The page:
Overall, 'Melt' is, by a long shot, one of the best (if not, THE best) album(s) of 1980. Gabriel's emotion here and his writing here are at their peak. To me, it should be law that all CD/vinyl collections contain 'Melt' in them. Yes, it's that good of an album. It's a masterpiece.
Highly, highly, highly, HIGHLY recommended for anybody who enjoys Peter Gabriel even a little bit or likes music. A classic album from Peter Gabriel.
My personal favorite Peter Gabriel solo album almost 30 year
Terrence J. Reardon | Lake Worth (a west Palm Beach suburb), FL | 02/26/2009
(5 out of 5 stars)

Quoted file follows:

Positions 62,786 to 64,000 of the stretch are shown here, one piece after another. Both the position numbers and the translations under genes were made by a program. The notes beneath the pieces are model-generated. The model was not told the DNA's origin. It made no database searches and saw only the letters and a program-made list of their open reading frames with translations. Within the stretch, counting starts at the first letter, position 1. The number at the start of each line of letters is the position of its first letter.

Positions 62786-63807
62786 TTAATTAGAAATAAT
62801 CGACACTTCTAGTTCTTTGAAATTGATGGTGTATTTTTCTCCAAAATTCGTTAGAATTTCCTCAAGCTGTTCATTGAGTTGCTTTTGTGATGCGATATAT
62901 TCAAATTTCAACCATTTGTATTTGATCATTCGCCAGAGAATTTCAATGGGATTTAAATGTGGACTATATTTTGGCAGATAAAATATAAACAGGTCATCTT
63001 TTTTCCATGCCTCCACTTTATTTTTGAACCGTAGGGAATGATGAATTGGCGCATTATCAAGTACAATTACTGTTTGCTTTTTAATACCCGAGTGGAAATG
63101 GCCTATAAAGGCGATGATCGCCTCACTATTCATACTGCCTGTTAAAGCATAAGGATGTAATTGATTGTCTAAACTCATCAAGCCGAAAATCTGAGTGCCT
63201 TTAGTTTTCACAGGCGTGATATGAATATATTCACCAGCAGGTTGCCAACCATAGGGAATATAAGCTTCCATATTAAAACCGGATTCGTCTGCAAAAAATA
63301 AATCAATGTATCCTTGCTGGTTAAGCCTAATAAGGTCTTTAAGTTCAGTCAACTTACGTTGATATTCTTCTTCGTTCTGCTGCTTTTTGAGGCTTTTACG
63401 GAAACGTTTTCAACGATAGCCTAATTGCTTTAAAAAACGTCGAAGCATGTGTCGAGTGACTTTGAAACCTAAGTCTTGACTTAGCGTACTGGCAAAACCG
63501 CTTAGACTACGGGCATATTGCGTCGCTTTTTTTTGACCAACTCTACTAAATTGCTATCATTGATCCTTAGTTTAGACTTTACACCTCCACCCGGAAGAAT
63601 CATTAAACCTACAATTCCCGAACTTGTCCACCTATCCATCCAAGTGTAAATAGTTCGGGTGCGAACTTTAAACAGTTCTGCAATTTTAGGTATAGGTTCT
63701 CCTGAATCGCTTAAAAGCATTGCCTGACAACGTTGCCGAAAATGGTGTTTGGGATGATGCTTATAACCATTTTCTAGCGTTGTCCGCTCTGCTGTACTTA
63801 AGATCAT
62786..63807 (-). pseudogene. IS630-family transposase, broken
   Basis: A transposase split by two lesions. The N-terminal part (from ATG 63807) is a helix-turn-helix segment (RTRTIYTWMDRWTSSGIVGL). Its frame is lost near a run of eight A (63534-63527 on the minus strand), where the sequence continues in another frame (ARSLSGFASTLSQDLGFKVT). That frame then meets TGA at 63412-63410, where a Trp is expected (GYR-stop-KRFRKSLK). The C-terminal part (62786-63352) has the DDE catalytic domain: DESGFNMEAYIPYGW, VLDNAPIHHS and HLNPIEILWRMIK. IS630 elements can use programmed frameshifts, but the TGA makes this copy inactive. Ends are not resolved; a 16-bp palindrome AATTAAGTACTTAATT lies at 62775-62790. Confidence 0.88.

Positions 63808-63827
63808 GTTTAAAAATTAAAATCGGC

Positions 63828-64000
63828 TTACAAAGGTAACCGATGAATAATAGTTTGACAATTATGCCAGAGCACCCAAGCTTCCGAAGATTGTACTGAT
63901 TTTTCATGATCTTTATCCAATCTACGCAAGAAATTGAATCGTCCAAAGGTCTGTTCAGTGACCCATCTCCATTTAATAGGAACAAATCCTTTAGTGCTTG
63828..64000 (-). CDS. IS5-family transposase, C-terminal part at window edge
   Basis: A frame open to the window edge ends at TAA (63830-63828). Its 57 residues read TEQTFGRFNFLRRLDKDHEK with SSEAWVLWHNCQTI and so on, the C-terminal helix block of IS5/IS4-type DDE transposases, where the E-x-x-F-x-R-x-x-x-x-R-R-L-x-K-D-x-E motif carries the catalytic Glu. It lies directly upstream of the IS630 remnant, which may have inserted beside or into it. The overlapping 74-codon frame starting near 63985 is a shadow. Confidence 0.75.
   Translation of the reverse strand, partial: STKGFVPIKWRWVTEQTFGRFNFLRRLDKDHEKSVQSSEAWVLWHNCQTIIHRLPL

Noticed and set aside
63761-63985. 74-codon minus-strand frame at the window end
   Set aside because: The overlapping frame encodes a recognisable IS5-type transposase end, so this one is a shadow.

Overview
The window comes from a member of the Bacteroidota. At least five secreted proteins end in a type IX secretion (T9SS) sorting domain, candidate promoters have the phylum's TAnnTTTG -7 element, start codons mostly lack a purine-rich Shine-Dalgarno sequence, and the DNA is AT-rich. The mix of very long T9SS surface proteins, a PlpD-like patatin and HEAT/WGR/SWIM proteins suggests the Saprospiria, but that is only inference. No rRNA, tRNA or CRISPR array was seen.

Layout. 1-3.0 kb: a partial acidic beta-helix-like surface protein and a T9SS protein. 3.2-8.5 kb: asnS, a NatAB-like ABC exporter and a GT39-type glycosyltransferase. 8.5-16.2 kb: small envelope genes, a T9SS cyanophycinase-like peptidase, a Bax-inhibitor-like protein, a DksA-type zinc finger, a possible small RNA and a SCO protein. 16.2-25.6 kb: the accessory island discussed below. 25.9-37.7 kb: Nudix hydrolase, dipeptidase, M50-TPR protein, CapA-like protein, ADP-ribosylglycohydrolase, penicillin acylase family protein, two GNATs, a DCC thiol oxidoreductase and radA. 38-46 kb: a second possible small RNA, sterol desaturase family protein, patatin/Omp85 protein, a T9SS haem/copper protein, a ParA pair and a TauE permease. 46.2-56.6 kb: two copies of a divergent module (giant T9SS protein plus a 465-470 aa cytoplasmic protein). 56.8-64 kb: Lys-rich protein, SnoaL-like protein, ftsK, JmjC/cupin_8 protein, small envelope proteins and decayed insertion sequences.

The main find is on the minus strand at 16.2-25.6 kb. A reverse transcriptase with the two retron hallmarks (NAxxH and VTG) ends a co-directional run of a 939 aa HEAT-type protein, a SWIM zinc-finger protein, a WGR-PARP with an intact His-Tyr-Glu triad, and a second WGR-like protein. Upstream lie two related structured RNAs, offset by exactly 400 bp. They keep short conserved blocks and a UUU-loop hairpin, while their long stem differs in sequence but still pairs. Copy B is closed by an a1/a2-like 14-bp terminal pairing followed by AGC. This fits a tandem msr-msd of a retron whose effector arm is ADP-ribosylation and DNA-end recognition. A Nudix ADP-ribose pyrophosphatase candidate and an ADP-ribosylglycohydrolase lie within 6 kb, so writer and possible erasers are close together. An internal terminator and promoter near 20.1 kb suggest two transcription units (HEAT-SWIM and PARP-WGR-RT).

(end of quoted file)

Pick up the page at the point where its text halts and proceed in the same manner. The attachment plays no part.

"In May of 1980, former Genesis frontman Peter Gabriel released his third self titled solo album which is now known as Melt (thanks to the classic Hipgnosis cover of a distorted picture of Gabriel on the front cover). In early 1980, Peter was dropped by Atlantic Records in the US and Canada over this album which was an about face to his 1977 Bob Ezrin produced self-titled debut also known Car and its 1978 self-titled follow-up Robert Fripp produced album now nicknamed Scratch. This time, Peter wanted to try an album with a huge drum sound (produced well by Steve Lillywhite and engineered by Hugh Padgham) with NO CYMBALS used and it upset Atlantic so Peter went to Mercury Records in the US and Canada to release the album (would be re-released by Geffen in 1983 after the success of 1982's Security). Three of the tracks on Melt were previewed on Peter's UK Festivals tour in 1979 which saw Peter reunite with his former Genesis bandmate Phil Collins on drums (who appears on half of the album here on drums and percussion) and British musicians (Joe Partridge on guitar, John Giblin on bass guitar) as his usual American band were stuck in the US due to working permits. The Melt album was produced by Steve Lillywhite and engineered by Hugh Padgham (who would go to work with Phil Collins, Genesis and The Police in the 1980s). When Melt came out in 1980, fans were in for a treat (as I found out when I first played the album on a whim a few years back). We open with the haunting "Intruder" which is a great number with Phil Collins' steady drum beat and Peter's haunting electric piano driving much of the song. Next is "No Self-Control" (originally titled "Don't Know How to Stop") which describes life's fast speed and features excellent vibes and with Phil Collins once again on drums (his playing here was incredible and shows the anger he was still dealing with as his first marriage collapsed) and Kate Bush singing backup and great music. "Start" is a short but sweet instrumental with just synthesizers and saxophone by Dick Morrissey. Next is "I Don't Remember" which is another classic Gabriel track about the pitfalls of having no memory (this was previewed on the 1979 UK Festivals tour). The first side closes with "Family Snapshot" which is another great track with sax work from Dick Morrissey and drums from Jerry Marotta and Phil Collins on snare drum. Side two starts with the excellent "And Through the Wire", although it is up tempo, and gives me an impression of someone apparently looking through a wire fence of a self made prison. Next is the album's biggest hit "Games Without Frontiers" with Kate Bush singing the famed French refrain and has a great guitar riff from Robert Fripp and one of Peter's best vocal performances. "Not One of Us" follows and is a great piece about one either conforming or not conforming. "Lead a Normal Life" is a soft person about a person with mental issues. The last track is the phenomenal epic "Biko" which was a tribute to Steven Biko, a noted black South African anti-apartheid activist who passed away in 1977 after being 'interrogated'. It's a powerful song, with a steady beat kept by Phil Collins on surdo (an African drum) and Jerry Marotta, and Gabriel's emotional voice with keyboards and guitar. What a phenomenal track. Peter Gabriel's third album (Melt) would become his highest charting album up to 1980 hitting #22 and would pave the way for more success in the 1980s and proved he finally escaped the shadow of being a member of Genesis. Highly recommended!"